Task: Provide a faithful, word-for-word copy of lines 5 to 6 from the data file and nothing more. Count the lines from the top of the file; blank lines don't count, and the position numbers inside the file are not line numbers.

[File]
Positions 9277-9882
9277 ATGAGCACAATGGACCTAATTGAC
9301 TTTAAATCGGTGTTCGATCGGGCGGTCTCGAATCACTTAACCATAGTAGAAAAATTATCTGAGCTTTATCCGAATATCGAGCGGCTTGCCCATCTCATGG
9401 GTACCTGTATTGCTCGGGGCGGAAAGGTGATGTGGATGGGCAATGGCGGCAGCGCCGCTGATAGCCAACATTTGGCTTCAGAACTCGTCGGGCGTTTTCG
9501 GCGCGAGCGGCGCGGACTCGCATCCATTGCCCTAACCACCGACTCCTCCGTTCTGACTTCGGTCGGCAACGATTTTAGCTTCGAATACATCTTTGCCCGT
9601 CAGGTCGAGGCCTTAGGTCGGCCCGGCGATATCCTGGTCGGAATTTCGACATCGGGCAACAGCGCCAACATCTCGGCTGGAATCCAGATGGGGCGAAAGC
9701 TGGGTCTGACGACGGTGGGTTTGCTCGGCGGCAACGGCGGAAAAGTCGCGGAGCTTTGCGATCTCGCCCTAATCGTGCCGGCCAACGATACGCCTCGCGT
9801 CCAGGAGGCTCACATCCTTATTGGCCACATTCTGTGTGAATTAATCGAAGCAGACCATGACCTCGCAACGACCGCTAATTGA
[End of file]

9501 GCGCGAGCGGCGCGGACTCGCATCCATTGCCCTAACCACCGACTCCTCCGTTCTGACTTCGGTCGGCAACGATTTTAGCTTCGAATACATCTTTGCCCGT
9601 CAGGTCGAGGCCTTAGGTCGGCCCGGCGATATCCTGGTCGGAATTTCGACATCGGGCAACAGCGCCAACATCTCGGCTGGAATCCAGATGGGGCGAAAGC